2019 Tata Harrier review, road test - carzinfo

2019 Tata Harrier review, road test

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If there’s a model that repeatedly ‘broke the internet’ in 2018, it was the Tata Harrier. Right from the time the SUV was revealed as the H5X concept at the 2018 Auto Expo, there was unrelenting curiosity about what is Tata’s most ambitious SUV to date. And the interest only piqued when the final product’s pricing was announced in early 2019. Priced between Rs 12.69 and 16.25 lakh (ex-showroom, Delhi), the near-4.6m-long SUV has single-handedly thrown established pricing structures out of whack. See it as a larger-than-average mid-segment SUV or an exceedingly well-priced premium one, if there’s one common thread, it’s that the Harrier is big on value.

The Harrier is also a landmark product, being the first model built on Tata’s new OMEGA Arc platform that’s derived from Land Rover’s D8 platform. In fact, the Harrier is the first new Tata built with subsidiary Land Rover’s know-how from the get go. In the pipeline is an automatic-transmission-equipped version, a higher-powered and BS-VI emission norms-compliant diesel that will come by April next year, a 1.6-litre turbo-petrol is in development and an all-wheel drive option is an outside possibility as well. Come 2020, a larger seven-seat version, previewed by the Buzzard concept earlier this year, will also go on sale. For the moment, however, there’s only one version – a 140hp diesel with a 6-speed manual – on sale and that’s the one that’ll be under the scanner in this test.

 

While middle-spec Harriers feature 7.0-inch touchscreen units, the top-spec XZ gets a larger 8.8-inch touchscreen-based infotainment system. The latter is the smoothest unit we’ve seen from Tata yet but it’s still not the slickest in the business. Android Auto is standard (Apple CarPlay comes soon), and what’s nice is that the screen also lets you access the car’s functions when the smartphone interface is on. However, with connectivity being the buzzword now, Tata will need to upgrade the system soon. The Harrier XZ’s JBL sound system comprises four speakers, four tweeters and even a subwoofer. Sound quality is good, not exceptional.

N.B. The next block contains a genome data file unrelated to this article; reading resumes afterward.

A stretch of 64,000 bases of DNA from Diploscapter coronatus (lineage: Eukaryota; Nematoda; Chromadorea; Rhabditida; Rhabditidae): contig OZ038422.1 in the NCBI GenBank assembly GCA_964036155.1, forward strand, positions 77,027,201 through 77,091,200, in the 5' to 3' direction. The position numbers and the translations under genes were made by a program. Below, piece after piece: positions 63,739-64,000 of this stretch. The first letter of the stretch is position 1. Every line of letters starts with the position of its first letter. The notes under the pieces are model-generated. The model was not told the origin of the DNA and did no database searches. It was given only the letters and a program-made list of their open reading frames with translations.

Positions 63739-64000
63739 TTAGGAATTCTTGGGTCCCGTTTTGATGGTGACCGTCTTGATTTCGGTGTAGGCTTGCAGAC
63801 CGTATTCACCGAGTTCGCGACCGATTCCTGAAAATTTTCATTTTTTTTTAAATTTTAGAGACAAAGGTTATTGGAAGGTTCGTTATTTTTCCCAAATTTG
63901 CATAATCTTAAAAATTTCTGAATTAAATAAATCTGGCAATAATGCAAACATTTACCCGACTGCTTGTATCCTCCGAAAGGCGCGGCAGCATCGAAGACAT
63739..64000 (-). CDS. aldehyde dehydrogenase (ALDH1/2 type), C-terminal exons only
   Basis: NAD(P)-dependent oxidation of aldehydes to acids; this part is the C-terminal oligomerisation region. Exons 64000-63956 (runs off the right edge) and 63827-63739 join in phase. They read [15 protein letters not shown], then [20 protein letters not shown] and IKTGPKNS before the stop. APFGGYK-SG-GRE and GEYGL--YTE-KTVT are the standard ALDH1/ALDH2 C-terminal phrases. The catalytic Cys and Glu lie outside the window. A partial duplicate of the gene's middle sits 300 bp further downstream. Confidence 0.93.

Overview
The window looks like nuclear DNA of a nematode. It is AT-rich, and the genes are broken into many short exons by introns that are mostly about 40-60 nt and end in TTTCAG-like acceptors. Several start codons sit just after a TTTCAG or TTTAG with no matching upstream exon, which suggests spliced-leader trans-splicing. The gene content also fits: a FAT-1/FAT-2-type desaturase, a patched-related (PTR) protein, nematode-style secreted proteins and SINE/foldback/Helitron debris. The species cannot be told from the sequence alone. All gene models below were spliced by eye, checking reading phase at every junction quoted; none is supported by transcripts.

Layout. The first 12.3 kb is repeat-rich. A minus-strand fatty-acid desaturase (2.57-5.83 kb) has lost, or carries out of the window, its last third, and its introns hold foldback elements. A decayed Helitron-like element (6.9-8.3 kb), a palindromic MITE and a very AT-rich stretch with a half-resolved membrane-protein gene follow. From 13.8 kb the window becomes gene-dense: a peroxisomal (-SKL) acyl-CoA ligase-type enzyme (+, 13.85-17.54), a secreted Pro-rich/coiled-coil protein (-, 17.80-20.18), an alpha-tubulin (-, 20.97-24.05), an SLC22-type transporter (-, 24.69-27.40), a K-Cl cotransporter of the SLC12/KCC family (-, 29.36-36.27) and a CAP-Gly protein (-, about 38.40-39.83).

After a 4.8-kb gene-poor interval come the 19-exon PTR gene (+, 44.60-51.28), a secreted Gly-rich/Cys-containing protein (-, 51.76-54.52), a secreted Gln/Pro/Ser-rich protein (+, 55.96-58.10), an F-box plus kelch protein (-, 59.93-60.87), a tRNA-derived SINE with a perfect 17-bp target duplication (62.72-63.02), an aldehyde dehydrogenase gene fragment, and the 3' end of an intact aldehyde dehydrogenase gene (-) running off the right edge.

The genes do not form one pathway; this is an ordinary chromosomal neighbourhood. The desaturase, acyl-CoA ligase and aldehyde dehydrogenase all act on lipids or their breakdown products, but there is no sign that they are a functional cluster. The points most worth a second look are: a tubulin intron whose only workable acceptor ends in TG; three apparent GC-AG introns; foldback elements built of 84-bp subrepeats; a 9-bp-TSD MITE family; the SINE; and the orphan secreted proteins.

With its Land Rover-derived platform and Fiat-sourced engine wrapped in a confident and new-age Tata design, the Harrier promises the best of all worlds. And for the most part, it delivers. The striking look will be the hook for many but the Harrier’s positives extend to its spacious cabin, tough build and excellent high-speed ride.

There are a fair few ergonomic guffaws, long-term reliability is unproven as yet and, at few places, the Harrier feels rough around the edges too. The absence of all-wheel drive will be missed by only a handful of off-roaders but the lack of an automatic will be a deal breaker for many and should have been an option right from launch. Still, see what you get for the price and it’s hard not to feel you are getting more than your money’s worth.

Tata’s reinvention started with the Tiago and Hexa. And just like the Nexon did two years ago, the Harrier takes the process into a higher gear.



from Autocar India - Car Reviews
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